Connector mechanism 74 also can be designed for coupling upper control line connector 92 and lower control line connector 86 via other types of mechanisms, such as a spring mechanism 138, as illustrated in FIGS. 12 through 14. In this embodiment, spring mechanism 138 is mounted on upper assembly 76 and comprises a spring 140 positioned between a shoulder 142 of tubing 102 and a housing 144 carrying upper control line connector 92. In some embodiments, the control line connectors are coupled followed by compression of spring 140 to fully land upper assembly 76 into lower of assembly 78. Spring 140 also can provide some cushion for the control line connectors while biasing upper control line connector 92 into engagement with lower control line connector 86. In some embodiments, spring 140 may be preloaded.

In addition to spring mechanism 138 or as an alternative to spring mechanism 138, connector mechanism 74 also may comprise a soft landing system 145. The soft landing system 145 allows the upper assembly 76 to land in the lower assembly 78 in conjunction with a soft, controlled coupling of the upper control line connector 92 with the corresponding lower control line connector 86. As illustrated best in FIG. 12, one embodiment of soft landing system 145 comprises one or more soft landing pistons 146 each slidably mounted in a cylinder 148 formed in an expanded region 150 of housing 144. Each soft landing piston 146 is connected to a soft land rod 152 extending through cylinder 148 and slidably received in a corresponding rod opening 154 formed in housing 144. A spring 155 may be positioned around rod 152 within cylinder 148 to bias piston 146. Additionally, cylinder 148 may be provided with a fluid, such as a hydraulic fluid, to dampen the movement of piston 146 along cylinder 148. As each piston 146 is moved along cylinder 148, the hydraulic fluid is forced past the piston in a direction opposite to the direction of piston movement and into cylinder 148 on an opposite side of the piston. This forced migration of hydraulic fluid provides a dampening effect that facilitates a smooth and secure mating of the upper control line connector 92 with the lower control line connector 86, as discussed in greater detail below.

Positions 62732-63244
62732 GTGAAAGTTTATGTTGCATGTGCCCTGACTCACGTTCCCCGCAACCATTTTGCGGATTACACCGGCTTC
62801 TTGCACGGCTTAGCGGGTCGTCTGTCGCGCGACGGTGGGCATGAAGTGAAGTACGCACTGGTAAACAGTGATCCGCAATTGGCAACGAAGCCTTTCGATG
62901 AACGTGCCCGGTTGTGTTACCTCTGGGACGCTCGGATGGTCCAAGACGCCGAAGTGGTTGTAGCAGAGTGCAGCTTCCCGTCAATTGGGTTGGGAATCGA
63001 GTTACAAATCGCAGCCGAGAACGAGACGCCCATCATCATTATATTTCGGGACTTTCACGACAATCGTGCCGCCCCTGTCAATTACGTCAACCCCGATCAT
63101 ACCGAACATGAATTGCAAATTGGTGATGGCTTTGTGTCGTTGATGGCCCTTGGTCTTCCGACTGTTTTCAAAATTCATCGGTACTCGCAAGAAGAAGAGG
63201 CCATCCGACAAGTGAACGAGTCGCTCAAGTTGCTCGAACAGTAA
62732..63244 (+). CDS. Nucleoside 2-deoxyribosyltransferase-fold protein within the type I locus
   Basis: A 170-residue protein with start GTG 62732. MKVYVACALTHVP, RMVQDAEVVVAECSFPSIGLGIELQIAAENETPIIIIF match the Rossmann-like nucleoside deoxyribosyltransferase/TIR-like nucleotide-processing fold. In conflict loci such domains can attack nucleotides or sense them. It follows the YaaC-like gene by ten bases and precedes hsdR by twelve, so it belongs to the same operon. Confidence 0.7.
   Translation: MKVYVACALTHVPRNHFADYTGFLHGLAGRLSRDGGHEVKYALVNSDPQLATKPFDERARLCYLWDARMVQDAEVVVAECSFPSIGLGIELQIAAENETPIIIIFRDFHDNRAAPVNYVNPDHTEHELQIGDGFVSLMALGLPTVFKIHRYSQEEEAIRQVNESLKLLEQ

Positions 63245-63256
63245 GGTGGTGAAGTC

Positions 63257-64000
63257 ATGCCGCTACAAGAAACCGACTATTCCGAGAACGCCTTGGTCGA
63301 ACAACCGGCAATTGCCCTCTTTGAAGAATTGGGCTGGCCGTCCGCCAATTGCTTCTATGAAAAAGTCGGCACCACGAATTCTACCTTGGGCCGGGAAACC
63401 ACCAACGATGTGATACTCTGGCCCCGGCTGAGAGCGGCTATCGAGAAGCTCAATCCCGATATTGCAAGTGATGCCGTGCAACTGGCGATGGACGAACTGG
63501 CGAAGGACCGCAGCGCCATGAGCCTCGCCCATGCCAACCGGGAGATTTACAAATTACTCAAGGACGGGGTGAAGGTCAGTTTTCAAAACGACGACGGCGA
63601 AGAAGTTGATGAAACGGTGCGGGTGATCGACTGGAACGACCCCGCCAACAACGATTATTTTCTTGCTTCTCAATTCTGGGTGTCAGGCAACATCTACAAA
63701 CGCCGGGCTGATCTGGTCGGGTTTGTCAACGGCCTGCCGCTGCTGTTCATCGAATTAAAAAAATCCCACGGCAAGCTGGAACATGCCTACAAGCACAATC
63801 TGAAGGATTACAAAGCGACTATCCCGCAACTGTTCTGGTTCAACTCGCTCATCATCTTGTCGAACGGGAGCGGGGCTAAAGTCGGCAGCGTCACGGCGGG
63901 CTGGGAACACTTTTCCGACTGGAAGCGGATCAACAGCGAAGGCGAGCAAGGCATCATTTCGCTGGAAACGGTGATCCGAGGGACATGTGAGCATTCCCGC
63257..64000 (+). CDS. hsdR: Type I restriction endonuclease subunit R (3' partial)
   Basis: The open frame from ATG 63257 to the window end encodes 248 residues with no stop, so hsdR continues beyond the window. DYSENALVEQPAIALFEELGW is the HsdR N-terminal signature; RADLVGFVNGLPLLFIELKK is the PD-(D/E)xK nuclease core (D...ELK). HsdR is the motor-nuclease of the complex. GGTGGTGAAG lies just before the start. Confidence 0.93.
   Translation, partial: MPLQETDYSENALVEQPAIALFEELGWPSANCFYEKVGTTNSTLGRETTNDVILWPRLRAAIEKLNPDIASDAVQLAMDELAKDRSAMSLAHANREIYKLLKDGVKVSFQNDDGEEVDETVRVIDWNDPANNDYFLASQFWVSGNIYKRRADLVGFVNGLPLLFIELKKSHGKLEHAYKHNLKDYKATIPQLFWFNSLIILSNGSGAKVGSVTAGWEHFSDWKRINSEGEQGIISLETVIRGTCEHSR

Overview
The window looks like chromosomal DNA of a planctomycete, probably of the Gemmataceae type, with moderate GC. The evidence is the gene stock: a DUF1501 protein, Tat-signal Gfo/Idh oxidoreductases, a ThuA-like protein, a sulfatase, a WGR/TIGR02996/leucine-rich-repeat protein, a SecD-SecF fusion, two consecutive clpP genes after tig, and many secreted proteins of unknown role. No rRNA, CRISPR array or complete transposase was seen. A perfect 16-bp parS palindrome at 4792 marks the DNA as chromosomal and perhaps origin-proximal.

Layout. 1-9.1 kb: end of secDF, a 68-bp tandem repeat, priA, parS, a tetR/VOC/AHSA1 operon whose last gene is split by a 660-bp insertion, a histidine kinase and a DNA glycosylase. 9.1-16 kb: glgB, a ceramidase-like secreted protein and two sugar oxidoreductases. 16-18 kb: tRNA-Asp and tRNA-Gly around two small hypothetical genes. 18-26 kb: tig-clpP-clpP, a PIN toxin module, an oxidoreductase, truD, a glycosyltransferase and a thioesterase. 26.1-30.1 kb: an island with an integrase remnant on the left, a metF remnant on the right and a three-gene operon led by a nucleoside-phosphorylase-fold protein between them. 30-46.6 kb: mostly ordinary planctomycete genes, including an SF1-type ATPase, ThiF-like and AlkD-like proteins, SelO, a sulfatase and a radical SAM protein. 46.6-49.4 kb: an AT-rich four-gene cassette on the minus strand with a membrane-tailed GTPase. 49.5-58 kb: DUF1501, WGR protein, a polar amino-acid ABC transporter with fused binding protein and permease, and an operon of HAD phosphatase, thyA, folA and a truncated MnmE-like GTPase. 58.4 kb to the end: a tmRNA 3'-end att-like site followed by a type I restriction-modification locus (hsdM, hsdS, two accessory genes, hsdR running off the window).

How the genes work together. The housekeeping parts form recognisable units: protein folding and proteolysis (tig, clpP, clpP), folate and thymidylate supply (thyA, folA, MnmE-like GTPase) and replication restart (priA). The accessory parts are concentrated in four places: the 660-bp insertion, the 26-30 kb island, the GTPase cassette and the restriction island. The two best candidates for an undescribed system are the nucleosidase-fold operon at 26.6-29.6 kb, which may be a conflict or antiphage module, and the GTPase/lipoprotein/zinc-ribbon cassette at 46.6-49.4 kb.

Each piston 146 also is connected to a traveling ring 156 which is slidable along the exterior of tubing 102. Pistons 146 may be connected to traveling ring 156 by rods 158, as further illustrated in the exterior view of FIG. 14. The traveling ring 156 may comprise one or more longitudinal passageways or ports 160 for slidably receiving therein one or more corresponding stinger style extensions 96 of control line connectors 92, as illustrated best in the cross-sectional view of FIG. 13. Each stinger style extension 96 is mounted in expanded region 150 of housing 144 and is moved through its corresponding port 160 when traveling ring 156 is forced into closer proximity with expanded region 150 of housing 144, i.e. when the gap 161 illustrated in FIG. 14 closes. Optionally, the extensions 96 may be spring mounted via springs 162 that help compensate for tolerancing issues during engagement of the upper control line connector 92 with the lower control line connector 86. Diaphragms or other covers 164 also can be positioned in each port 160 to prevent the incursion of debris or other contaminants into upper control line connector 92.

Referring generally to FIGS. 15 through 17, various views are provided of lower assembly 78 receiving the upper assembly 76 in which a soft landing system 145 has been incorporated. As described with respect to embodiments set forth above, lower assembly 78 may comprise an alignment receiver 82 positioned to engage the alignment key 84 of upper assembly 76 to rotationally orient upper control line connector 92 with respect to lower control line connector 86. Additionally, the soft landing system 145 can be used in conjunction with the flushing system 98 and latch mechanism 106 to position flushing ports 100 proximate a desired region, such as proximate lower control line connector 86, as illustrated in FIGS. 15 and 16. As illustrated best in FIG. 16, diaphragms or covers 164 also can be positioned in lower assembly 78 to block the influx of debris or other contaminants into receptacle 90 of lower control line connector 86.

Depending on the specific wellbore application, the number of control lines 56 and the number of soft landing pistons 146 and associated rods can vary substantially. In one example, as illustrated in FIG. 18, connection system 74 and soft landing system 145 employ two separate control lines 56 and four sets of pistons 146 and soft landing rods 152. Similarly, a variety of optional covers 164 can be positioned to prevent contamination of the connectors with debris or other contaminants. As illustrated in FIG. 19, each cover 164 may be formed as a diaphragm 166 having score lines 168. The score lines 168 enable each extension 96 of upper control line connectors 92 to break through covers 164 and form a connection with lower control line connector 86 without creating separated cover pieces that could interfere with the connection and operation of the downhole connectors.